CR and DR: Not Such an Odd Couple

If you’re already using digital radiography (DR) in your practice, you might wonder: What’s the point of adding computed radiography (CR) when I already have sensors to accommodate patients of all shapes and sizes?

The point is that not every patient can comfortably handle a sensor. Some find the sensor so bothersome—especially for bitewings on a patient with large mandibular tori—that they can’t remain immobile long enough to take a good radiograph. This could prevent you from getting a high-quality image, and, therefore, inhibit your diagnosing capabilities. Having a CR system available enables you to ensure your patient’s comfort without sacrificing image quality.

So your next question might be: What’s the learning curve for a CR system?

As it turns out, surprisingly short, if you choose the right one.

A CR system that features a film-like workflow will require minimal training and integrate very smoothly into your daily practice. So if you haven’t moved to digital, this type of system can serve nicely as a stepping stone. And if you are already using digital intraoral sensors, this type of system has a complementary workflow. Both CR and DR address specific needs, and the combination of the two can mean great things for your practice.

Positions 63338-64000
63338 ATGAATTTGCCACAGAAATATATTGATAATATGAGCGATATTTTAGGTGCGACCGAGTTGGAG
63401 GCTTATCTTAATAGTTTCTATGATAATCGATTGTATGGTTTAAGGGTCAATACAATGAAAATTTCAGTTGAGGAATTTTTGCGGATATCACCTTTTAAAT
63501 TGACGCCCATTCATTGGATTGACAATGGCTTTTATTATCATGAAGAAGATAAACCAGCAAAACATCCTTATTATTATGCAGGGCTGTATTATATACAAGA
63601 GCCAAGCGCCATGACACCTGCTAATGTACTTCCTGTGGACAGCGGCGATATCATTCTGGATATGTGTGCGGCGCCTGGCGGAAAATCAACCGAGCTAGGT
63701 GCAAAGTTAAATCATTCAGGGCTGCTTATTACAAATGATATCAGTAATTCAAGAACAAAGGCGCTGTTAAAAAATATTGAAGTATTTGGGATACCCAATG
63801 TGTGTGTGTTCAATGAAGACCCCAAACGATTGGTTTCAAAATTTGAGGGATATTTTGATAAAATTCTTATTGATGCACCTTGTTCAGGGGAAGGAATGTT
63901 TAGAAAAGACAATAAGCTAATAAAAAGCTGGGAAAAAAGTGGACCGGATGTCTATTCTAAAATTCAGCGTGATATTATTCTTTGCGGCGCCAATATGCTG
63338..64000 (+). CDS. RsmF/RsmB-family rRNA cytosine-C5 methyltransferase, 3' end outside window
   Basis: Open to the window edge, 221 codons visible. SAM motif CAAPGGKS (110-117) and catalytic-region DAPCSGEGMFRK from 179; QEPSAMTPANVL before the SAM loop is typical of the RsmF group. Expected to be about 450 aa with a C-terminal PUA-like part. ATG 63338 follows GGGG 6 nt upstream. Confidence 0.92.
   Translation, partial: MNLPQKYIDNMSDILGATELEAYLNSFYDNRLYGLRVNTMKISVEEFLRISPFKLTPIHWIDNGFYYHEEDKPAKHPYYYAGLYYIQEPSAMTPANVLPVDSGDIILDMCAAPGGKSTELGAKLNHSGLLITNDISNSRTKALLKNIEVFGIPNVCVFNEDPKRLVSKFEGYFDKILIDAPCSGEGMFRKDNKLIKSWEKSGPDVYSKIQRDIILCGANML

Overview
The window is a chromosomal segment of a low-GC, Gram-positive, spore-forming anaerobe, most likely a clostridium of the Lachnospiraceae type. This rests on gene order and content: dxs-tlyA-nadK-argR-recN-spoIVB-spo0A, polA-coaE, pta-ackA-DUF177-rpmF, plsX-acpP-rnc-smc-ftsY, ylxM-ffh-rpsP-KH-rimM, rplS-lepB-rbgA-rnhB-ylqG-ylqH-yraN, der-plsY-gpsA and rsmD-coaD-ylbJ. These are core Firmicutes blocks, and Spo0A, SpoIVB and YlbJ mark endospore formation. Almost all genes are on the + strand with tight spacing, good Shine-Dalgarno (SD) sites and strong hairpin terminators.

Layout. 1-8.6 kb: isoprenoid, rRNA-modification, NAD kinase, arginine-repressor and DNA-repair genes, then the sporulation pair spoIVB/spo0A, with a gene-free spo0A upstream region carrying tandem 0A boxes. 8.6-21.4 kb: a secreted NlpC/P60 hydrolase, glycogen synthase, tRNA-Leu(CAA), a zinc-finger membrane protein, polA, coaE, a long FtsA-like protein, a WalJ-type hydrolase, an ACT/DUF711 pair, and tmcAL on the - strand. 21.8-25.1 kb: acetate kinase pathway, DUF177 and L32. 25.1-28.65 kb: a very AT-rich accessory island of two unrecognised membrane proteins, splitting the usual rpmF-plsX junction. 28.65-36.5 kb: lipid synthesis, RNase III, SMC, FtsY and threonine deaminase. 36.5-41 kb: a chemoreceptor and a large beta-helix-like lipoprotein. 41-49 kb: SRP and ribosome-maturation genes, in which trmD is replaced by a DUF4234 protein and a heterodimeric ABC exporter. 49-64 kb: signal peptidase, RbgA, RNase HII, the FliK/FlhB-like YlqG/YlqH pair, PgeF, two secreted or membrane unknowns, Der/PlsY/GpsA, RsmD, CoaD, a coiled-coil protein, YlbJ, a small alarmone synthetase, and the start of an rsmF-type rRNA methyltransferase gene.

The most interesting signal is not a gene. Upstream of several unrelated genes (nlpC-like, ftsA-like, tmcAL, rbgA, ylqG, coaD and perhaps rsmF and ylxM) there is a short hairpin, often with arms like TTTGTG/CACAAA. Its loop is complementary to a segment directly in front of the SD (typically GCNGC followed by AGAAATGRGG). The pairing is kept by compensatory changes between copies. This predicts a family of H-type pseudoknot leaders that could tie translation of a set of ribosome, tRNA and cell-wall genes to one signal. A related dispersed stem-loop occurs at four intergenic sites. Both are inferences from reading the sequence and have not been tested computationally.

For example, when you’re taking a full mouth series on a patient with a shallow palate, they are much more likely to accept a thin, flexible plate over a sensor. When your patient is comfortable, you end up with higher quality radiographs—since there’s no gagging effect. You could also end up with a great review on social media from a patient who, for the first time, had a pleasant imaging experience, thanks to your CR system.

Have you had any experiences with patients that were resolved or could have been resolved by using CR?

Edward Shellard, D.M.D. Contributor